The Brewers Association looks back on a year marked by both recovery and healing, as well as new challenges and disruptions
Boulder, Colorado.—With 2022 on the horizon, the Brewers Association (BA) takes a look back at a year filled with new growth, economic relief, supply chain disruption and innovation.
In 2021, the sales tide has returned to breweries, bars and restaurants, and many craft brewers have started to see the way back to their old production volumes, if not new growth. Despite the pandemic, more than 9,000 breweries were operating in the United States in 2021, a 6% increase from 2020. Increased brewery presence is having a positive impact on the community – in 2020, small independent American craft brewers contributed $62.1 billion to the US economy. The industry also provided over 400,000 jobs in total, with almost 140,000 jobs directly in breweries and breweries, including brewery service staff.
Despite disruptions such as weather, labor shortages, manufacturing delays, etc., craft brewers have overcome obstacles and shown resilience. Many breweries have been nimble and turned to packaging their product to generate much-needed revenue when their main sales channels – tasting rooms, breweries, bars and restaurants – have disappeared during the pandemic. Additionally, breweries demonstrated innovation in styles and flavors, and craft as a category continued to fill the innovation pipeline with new beers to return to pre-pandemic growth levels. .
Disruptions are not just happening to craft brewers, but also to consumers; America’s alcohol consumer is increasingly diverse and female, and female drinkers under 25 now outnumber male drinkers under 25. This shift is likely to continue, and the Brewers Association is working to create resources to help diversify the craft brewing community.
“Coming out of a tough year, small independent breweries persevered and found new ways to innovate in a changing environment and evolving consumer preferences and expectations,” said Bob Pease, President and CEO of the leadership of the Brewers Association. “The ability of craft brewers to take risks, innovate flavor, and build better communities has made the United States the craft beer capital of the world, and I can’t wait to see what the next year will bring. will bring to brewers and beer lovers.”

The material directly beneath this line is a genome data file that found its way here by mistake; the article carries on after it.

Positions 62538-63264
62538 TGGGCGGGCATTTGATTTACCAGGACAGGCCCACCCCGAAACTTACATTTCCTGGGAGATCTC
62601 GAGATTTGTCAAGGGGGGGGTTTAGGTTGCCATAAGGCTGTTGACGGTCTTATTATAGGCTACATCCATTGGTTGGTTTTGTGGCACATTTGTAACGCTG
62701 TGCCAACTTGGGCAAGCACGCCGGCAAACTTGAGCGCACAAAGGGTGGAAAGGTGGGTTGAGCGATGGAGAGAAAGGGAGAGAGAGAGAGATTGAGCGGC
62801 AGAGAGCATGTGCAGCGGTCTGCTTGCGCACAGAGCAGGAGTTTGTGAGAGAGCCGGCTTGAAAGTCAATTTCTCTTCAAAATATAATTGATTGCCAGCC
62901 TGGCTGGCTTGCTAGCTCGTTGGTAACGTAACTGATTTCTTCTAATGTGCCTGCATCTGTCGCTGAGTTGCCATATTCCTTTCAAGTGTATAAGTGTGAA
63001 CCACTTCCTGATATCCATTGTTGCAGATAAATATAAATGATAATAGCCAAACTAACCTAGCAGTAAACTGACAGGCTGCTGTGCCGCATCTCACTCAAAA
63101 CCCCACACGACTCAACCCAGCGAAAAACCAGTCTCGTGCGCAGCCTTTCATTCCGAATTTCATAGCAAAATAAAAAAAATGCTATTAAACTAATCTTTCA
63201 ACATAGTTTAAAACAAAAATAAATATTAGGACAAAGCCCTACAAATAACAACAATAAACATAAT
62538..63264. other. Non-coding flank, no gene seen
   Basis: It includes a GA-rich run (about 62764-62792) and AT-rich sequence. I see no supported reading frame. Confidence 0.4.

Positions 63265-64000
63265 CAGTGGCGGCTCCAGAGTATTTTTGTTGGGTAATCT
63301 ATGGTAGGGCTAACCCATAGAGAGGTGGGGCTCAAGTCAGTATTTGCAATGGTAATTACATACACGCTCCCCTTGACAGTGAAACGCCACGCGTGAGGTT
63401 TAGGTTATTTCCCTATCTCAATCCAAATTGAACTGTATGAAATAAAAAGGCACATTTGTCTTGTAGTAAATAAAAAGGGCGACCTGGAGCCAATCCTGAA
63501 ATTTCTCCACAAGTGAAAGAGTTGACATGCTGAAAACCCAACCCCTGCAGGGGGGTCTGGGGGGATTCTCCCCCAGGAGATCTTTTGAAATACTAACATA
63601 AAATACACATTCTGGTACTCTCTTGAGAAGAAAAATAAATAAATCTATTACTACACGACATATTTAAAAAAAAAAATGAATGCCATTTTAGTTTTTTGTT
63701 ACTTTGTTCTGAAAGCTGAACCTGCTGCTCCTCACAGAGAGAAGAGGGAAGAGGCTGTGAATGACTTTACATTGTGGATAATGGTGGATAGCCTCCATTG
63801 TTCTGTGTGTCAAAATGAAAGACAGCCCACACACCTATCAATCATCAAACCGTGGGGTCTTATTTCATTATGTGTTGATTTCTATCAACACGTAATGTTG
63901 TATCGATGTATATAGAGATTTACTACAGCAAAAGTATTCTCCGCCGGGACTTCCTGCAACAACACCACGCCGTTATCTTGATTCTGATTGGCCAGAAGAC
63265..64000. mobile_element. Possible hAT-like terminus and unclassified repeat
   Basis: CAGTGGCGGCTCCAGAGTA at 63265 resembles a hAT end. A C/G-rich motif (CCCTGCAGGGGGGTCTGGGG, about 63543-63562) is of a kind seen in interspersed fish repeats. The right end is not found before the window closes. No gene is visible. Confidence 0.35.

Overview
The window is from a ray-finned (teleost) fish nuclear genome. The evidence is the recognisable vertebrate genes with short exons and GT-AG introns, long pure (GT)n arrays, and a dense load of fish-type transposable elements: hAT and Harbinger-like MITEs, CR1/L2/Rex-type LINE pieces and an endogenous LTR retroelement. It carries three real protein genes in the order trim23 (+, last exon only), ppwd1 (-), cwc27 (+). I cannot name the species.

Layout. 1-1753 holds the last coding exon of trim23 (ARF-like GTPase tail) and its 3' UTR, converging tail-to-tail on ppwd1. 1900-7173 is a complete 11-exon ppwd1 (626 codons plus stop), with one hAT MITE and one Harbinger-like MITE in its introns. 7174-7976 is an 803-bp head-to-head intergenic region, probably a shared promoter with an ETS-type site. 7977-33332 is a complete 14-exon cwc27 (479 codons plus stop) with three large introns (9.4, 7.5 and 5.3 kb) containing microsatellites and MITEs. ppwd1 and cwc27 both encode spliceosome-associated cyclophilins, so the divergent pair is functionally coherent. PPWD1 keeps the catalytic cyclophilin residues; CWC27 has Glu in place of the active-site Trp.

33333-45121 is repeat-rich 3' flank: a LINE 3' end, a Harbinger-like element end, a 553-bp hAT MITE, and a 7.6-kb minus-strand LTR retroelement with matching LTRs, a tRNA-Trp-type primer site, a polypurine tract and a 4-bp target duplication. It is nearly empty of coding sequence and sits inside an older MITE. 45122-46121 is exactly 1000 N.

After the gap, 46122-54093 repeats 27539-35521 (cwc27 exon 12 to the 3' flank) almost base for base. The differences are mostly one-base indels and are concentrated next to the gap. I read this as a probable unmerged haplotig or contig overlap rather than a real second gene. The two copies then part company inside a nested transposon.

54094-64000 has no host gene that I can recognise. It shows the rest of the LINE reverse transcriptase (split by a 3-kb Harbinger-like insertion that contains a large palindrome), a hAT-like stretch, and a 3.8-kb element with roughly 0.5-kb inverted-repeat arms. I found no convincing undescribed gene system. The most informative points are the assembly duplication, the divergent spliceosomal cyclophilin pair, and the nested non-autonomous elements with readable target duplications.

This year, supporting small brewers went beyond showing up in neighborhood tasting rooms, breweries, restaurants and bars. In March 2021, the US Rescue Plan Act created the Restaurant Revitalization Fund (RRF) – a $28.6 billion relief effort that provided grants to hospitality businesses. The original legislation did not mention breweries as eligible for subsidies, but the Brewers Association fought hard to ensure that breweries would be included in the RESTAURANTS Act. Through the BA’s efforts, approximately 1,600 breweries have received more than $450 million in grants, and the association continues to advocate for full funding at the federal level. From fighting for tougher antitrust enforcement by federal competition authorities, to helping pass the Craft Beverage Modernization and Tax Reform Act to save brewers more than $80 million each year in federal excise taxes, to advocate for the adoption of the USPS Shipping Fairness Actthe fight for small brewers continues.
“Government assistance has helped offset some of the economic damage caused in 2020, and the BA will continue to ensure that the voices of small, independent brewers are heard by federal agencies. Aid must be distributed equally to protect and expand market access and ensure competition in the beer market,” said Bart Watson, Chief Economist, Brewers Association. “There is still work to rebuild growth and improve the industry for 2022, but 2021 has shown progress on this path.”
Based on lessons from 2021, the Brewers Association expects that in 2022:
- Comparable craft production will once again exceed 2019 levels.
- On-site sales will improve, but the draft still won’t return to 2019 levels.
- At the brewery, sales will reach historic highs.
- The number of breweries in operation will continue to increase, but at a lower rate than in previous years.
- Inflation will be felt: rising brewing and manufacturing costs will drive up average beer prices over the past few years.
Check out the full 2021 Year in Beer report.
About the Brewers Association
The Brewers Association (BA) is the nonprofit trade association dedicated to America’s small, independent brewers, their beers, and the community of brewing enthusiasts. The BA represents more than 5,600 American breweries. The BA Independent Craft Brewer Seal is a widely adopted symbol that differentiates beers from small independent craft brewers. The BA organizes events including the beer world cup®, Great American Oktoberfest®, Craft Brewers Conference® & BrewExpo America®, FLAVOR™: An American Craft Beer and Dining Experience, Homebrew Con™, National Homebrew Competition and American Craft Beer Week®. The BA publishes The new brewer® magazines, and Brewers publications® is the leading publisher of brewing literature in the United States. Beer lovers are invited to learn more about the vibrant world of craft beer at CraftBeer.com® and on homebrewing via BAs American Homebrew Association® and free Brewing Guru® mobile app. follow us on Facebook, Twitter and instagram.
The Brewers Association is an equal opportunity employer and does not discriminate on the basis of race, color, national origin, sex, religion, age, disability, political beliefs, orientation or marital/family status. The BA complies with the provisions of Executive Order 13672 and relevant rules, regulations and orders of the Secretary of Labor.